Tag Archives: Middle East

Political interference in the Olympics is unacceptable (sometimes)

We loathe the “Olympic movement.”  That fact that it even ascribes that moniker to itself is evidence of its rot to the core—the corruption, venality, hypocrisy, and arrogance displayed by Olympic officials at the international levels rival those even of the United Nations.

So we found this article confusing:  “The IOC suspended Kuwait in 2010, saying there was evidence of political interference in the country’s sports movement,” but has resolved the issue so Kuwaiti athletes were allowed to compete under their own flag in 2012.

That point is hard to understand.  Are we to believe that Kuwait in 2010 was the only example in the world of “political interference in the country’s sports movement” or a lack of “independence of its sports movement”?  For all Gulf Cooperation Council countries, at a minimum, there is no difference between the public and private sectors when it comes to athletic development (or any other endeavor).  Olympic participation is completely controlled by the government.

How about the example of Greece.  How can that country’s Olympic Committee get away with kicking Voula Papachristou off of its Olympic team for a “racist” tweet?  Her case was steeped in political maneuvering.  Opinion leaders in Greece had targeted her for some time as a “known racist” and a notorious “supporter of right-wing political parties.”  So, in her case, the Olympic ban was basically an attempt to hound such a person out of mainstream society.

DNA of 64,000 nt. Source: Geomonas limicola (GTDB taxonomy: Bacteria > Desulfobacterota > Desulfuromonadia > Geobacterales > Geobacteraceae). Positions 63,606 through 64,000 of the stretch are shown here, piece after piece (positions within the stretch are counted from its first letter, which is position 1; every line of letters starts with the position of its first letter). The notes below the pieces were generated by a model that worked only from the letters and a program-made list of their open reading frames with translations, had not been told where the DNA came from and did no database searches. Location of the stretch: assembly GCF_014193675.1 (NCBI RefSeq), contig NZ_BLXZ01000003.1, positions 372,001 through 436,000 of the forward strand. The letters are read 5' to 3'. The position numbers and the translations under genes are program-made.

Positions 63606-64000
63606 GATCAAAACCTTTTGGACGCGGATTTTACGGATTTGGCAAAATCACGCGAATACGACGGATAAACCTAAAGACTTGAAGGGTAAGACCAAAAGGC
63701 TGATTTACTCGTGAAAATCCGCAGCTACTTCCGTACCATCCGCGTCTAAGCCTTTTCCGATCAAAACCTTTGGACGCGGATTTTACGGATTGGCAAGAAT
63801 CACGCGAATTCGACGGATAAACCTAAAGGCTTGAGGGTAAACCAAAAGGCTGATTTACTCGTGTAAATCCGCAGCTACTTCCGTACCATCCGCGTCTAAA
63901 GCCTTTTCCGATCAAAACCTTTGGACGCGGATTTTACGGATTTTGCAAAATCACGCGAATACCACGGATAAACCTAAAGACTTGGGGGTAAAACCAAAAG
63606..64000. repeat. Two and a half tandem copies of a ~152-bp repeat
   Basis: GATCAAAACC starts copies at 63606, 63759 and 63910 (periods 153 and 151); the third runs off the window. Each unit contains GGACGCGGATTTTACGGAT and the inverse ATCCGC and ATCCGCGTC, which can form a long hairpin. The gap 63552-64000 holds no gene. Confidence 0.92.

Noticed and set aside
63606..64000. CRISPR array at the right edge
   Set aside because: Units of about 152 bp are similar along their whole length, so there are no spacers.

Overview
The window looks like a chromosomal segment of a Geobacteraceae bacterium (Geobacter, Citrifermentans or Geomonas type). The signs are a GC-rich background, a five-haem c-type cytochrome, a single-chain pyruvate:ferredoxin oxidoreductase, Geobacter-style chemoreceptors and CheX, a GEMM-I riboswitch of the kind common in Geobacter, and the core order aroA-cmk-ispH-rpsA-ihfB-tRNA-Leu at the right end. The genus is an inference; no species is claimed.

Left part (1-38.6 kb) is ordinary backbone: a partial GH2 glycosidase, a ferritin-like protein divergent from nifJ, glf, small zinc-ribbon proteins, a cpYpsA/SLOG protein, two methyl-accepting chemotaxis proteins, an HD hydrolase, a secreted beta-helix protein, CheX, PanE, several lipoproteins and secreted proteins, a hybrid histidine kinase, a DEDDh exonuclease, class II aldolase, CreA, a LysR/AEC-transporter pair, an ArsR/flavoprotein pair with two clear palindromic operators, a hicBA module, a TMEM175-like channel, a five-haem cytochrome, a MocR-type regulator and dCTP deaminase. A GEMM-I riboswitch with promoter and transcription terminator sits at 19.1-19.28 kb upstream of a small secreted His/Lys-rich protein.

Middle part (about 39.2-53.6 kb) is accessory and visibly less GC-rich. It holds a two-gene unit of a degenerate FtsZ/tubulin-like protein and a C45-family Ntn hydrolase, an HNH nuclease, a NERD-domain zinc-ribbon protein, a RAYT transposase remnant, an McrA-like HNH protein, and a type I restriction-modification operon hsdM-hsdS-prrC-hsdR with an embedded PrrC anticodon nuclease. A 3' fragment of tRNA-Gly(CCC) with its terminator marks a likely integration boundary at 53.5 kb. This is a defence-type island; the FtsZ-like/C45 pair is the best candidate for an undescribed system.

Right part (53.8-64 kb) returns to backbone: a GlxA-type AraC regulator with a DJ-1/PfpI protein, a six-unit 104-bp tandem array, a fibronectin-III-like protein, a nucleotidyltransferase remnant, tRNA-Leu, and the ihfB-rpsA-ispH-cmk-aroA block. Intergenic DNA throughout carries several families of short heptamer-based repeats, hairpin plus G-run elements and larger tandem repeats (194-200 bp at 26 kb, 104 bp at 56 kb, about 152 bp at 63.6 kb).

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Intelligent economic development in the UAE

This is a rare case in which an Arab country (especially in the Gulf) is part of any significant global supply chain.  (There are few examples at all of a GCC company producing anything that successfully competes globally.)  The UAE is probably doing this at a loss, and we’ll see how it works out (how long before the first Boeing crashes due to a defect in this part?), but, still, quite an accomplishment.

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